In diagrams where this left-to-right processing makes it difficult to interpret relationships, simply shifting the diagram degrees above the vertical axis can improve comprehension Novick, Stull, and Catley, Similarly, circles and. To understand chemistry, students must understand that matter is made up of atoms bonded together into molecules and that the properties of a material can be predicted from its molecular structure and vice versa.

As an initial step toward comprehending the relationships between molecular structure and properties, students are often taught to draw and manipulate Lewis structures. These diagrams, which are common in chemistry, use atomic symbols, lines, and dots to show the arrangement of atoms and electrons in a molecule and the bonds between atoms. While concise in design, Lewis structures are packed with important information that can be used to predict and explain the physical and chemical structure of a substance Cooper et al.

Knowing how to construct them is an essential skill in chemistry. For chemists, drawing a Lewis structure is second nature. Rules for how to do this are found in most chemistry textbooks. Cooper and her colleagues tracked the processes used by undergraduate students in general and organic chemistry, as well as by graduate students and faculty members, as they drew Lewis structures. Many students, and even a few faculty members, were confused about how to draw valid Lewis structures.

As the number of atoms in the diagram increased from six to seven or more, the percentage of students who drew accurate representations plummeted. The increase from six to seven atoms represents a shift to a molecular structure with more than one carbon atom. Indeed, students had difficulty drawing even one-carbon compounds if they were not given structural clues. But this misconception about symmetry may lead students to produce incorrect structures, such as the one for methanethiol on the right in the figure in this box Cooper et al. The rules for drawing.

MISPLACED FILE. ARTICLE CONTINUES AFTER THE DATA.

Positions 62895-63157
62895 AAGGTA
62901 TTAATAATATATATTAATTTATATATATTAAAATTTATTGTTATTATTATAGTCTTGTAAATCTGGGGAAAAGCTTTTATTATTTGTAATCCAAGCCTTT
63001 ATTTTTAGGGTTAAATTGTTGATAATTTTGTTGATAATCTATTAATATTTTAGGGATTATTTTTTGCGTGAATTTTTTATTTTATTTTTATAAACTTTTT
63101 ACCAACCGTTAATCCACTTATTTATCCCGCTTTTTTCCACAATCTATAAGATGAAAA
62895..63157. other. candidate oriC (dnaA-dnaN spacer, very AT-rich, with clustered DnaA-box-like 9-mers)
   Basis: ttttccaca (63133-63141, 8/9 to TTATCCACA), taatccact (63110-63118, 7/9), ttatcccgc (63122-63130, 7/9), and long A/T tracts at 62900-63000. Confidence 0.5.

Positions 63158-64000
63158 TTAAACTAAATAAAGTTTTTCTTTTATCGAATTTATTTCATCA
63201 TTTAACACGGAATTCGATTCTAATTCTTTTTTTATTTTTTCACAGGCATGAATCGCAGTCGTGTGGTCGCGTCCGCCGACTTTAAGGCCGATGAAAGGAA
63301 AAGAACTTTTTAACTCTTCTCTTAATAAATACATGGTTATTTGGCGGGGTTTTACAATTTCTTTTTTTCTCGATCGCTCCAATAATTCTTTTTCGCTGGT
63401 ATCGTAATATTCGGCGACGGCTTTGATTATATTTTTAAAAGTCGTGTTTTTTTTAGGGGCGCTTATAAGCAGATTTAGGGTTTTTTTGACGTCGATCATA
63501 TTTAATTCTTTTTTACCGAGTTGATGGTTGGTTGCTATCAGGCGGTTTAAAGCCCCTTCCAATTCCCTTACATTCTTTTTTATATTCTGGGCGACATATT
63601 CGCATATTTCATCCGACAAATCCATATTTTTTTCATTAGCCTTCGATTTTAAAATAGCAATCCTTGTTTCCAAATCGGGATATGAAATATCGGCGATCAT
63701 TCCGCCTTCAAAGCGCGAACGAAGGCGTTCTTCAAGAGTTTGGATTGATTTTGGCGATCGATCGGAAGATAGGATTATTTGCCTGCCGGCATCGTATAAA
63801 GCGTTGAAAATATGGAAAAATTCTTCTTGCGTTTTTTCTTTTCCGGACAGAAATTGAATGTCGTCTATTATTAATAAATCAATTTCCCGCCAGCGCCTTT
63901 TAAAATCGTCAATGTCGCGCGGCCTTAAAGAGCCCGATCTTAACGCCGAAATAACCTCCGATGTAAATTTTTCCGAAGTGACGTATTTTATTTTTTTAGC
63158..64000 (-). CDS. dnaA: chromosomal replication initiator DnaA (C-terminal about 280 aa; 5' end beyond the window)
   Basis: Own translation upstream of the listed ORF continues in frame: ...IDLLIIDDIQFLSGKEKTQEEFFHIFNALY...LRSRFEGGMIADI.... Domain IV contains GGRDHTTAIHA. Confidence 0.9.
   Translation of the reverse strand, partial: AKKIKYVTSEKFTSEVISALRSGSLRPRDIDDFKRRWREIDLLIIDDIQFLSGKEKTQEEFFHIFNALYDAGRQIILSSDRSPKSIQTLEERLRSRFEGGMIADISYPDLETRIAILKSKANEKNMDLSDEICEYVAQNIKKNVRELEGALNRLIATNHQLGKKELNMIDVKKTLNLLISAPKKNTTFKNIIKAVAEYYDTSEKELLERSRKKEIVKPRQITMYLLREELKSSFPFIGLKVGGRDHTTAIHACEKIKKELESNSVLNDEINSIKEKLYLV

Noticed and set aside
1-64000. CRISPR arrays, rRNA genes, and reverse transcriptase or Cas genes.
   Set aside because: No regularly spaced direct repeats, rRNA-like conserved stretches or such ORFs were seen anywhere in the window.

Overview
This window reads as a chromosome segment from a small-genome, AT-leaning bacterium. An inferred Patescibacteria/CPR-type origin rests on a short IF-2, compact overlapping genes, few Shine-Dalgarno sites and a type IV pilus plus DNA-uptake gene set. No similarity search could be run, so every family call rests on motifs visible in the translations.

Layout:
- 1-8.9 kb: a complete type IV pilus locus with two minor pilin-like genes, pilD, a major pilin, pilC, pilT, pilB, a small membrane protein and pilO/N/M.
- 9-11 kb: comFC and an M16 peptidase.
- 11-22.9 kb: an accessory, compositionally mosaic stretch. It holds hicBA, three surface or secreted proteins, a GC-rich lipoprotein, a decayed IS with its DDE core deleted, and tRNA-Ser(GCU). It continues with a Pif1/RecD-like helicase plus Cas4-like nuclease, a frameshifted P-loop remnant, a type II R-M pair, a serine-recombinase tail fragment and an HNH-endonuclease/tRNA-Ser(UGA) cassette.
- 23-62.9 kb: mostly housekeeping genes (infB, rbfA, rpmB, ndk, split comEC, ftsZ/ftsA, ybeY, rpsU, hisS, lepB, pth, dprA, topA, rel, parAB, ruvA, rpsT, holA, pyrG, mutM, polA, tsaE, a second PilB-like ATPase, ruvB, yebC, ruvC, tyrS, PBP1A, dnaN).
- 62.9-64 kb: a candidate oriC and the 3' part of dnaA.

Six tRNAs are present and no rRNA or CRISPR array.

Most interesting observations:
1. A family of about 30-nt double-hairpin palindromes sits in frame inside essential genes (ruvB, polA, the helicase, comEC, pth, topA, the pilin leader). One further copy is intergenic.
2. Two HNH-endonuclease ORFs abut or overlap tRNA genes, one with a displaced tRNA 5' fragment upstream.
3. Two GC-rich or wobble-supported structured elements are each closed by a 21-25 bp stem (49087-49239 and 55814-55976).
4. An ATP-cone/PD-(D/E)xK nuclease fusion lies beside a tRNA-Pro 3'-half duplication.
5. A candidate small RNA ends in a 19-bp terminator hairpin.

Examples of symmetrical Lewis structures produced by students. The rules also include numerous exceptions, but students are not given meaningful criteria for deciding when they apply. Interviews conducted for the study revealed that most students did not understand the kinds of chemical information that can be inferred from Lewis structures.

Based on this research, Cooper and colleagues have developed and evaluated a chemistry curriculum that emphasizes the critical connection between energy changes and atomic interactions as a core concept. Within this curriculum, students learn about key concepts, such as the properties of materials and the different models of bonding, before they are asked to draw Lewis structures. To gain familiarity with the structures involved, students work with physical and computer-based three-dimensional models of simple molecules. After students have practiced going back and forth between two- and three-dimensional representations, more complex structures are introduced.

Once students are able to draw simple structures from a given molecular formula, they move on to the task of decoding the information contained in the formula. Students taught with this curriculum show marked improvements in their ability to create structures, compared with a control group of students Cooper et al. They also do significantly better at decoding the information contained in these structures.

When diagrammatic representations are consistent with these conventions, college students are able to make appropriate inferences more quickly and accurately Hurley and Novick, Undergraduates also struggle to see similarities among different representations that describe the same phenomenon.

In chemistry, for example, students have difficulty translating among alternative ways of representing the same set of relationships, such as videos, graphs, animations, equations, and verbal descriptions Kozma and Russell, Take, for example, the diagrams used in biology to represent the evolutionary relationships among groups of organisms. These diagrams, called cladograms, typically take the form of a tree or a ladder, or in some cases circles nested within larger circles. Biology students have trouble understanding these diagrams and translating among alternative formats that show the same set of relationships see, for example, Novick, Stull, and Catley, A study by Novick and Catley asked students who had taken at least one semester of an introductory biology class for majors to transfer a hierarchy of relationships from the nested circles format to the tree and ladder formats, and from the tree format to the ladder format and vice versa.

Be a Successful Student (Learn-to-Learn Book 1) Be a Successful Student (Learn-to-Learn Book 1)
Be a Successful Student (Learn-to-Learn Book 1) Be a Successful Student (Learn-to-Learn Book 1)
Be a Successful Student (Learn-to-Learn Book 1) Be a Successful Student (Learn-to-Learn Book 1)
Be a Successful Student (Learn-to-Learn Book 1) Be a Successful Student (Learn-to-Learn Book 1)
Be a Successful Student (Learn-to-Learn Book 1) Be a Successful Student (Learn-to-Learn Book 1)